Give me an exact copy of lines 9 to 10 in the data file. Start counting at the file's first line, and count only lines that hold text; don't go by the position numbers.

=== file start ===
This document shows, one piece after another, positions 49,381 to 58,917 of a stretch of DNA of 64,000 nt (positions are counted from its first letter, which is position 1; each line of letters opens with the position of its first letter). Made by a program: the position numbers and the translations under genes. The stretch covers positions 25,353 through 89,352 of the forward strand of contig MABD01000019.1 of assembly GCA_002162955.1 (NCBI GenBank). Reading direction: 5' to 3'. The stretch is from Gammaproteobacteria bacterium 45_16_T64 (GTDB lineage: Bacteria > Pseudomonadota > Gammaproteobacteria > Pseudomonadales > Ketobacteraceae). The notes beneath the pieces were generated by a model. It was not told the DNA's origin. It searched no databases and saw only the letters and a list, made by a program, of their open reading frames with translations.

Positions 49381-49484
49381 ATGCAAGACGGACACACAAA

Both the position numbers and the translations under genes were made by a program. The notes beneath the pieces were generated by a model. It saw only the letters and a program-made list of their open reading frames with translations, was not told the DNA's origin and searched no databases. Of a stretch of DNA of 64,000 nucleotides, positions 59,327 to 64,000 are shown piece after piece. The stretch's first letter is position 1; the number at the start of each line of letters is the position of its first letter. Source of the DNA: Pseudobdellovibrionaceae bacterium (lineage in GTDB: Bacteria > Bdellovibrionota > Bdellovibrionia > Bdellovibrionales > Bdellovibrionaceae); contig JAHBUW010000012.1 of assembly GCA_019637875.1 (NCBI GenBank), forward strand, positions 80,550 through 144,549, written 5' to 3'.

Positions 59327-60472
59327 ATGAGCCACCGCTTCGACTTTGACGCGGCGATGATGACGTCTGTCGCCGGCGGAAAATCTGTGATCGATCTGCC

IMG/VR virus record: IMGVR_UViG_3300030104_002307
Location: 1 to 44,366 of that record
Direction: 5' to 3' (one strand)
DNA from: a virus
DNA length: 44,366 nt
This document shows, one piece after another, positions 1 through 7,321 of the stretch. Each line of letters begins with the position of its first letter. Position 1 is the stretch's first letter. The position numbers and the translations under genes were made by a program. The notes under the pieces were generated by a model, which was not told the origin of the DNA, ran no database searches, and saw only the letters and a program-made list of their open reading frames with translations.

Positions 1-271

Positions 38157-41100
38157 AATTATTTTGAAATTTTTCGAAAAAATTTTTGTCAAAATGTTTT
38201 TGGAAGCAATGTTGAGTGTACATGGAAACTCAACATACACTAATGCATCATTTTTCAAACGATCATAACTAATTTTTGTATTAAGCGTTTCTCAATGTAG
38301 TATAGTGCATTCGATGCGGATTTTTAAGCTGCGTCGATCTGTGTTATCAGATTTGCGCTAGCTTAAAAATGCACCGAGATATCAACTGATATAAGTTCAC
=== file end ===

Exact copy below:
Direction: 5' to 3' (one strand)
DNA from: a virus